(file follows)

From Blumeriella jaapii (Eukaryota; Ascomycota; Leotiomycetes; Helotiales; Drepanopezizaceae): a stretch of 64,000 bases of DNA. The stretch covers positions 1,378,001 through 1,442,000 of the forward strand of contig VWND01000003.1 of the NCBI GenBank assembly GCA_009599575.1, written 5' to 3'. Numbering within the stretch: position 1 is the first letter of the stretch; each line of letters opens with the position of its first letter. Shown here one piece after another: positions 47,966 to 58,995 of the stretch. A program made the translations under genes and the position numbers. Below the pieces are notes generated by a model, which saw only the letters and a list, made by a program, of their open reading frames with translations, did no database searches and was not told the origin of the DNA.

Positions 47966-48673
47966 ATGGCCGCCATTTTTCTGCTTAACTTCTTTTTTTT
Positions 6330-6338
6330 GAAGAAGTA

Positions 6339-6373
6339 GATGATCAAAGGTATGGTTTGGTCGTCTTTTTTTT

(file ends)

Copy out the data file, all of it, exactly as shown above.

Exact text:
From Blumeriella jaapii (Eukaryota; Ascomycota; Leotiomycetes; Helotiales; Drepanopezizaceae): a stretch of 64,000 bases of DNA. The stretch covers positions 1,378,001 through 1,442,000 of the forward strand of contig VWND01000003.1 of the NCBI GenBank assembly GCA_009599575.1, written 5' to 3'. Numbering within the stretch: position 1 is the first letter of the stretch; each line of letters opens with the position of its first letter. Shown here one piece after another: positions 47,966 to 58,995 of the stretch. A program made the translations under genes and the position numbers. Below the pieces are notes generated by a model, which saw only the letters and a list, made by a program, of their open reading frames with translations, did no database searches and was not told the origin of the DNA.

Positions 47966-48673
47966 ATGGCCGCCATTTTTCTGCTTAACTTCTTTTTTTT
Positions 6330-6338
6330 GAAGAAGTA

Positions 6339-6373
6339 GATGATCAAAGGTATGGTTTGGTCGTCTTTTTTTT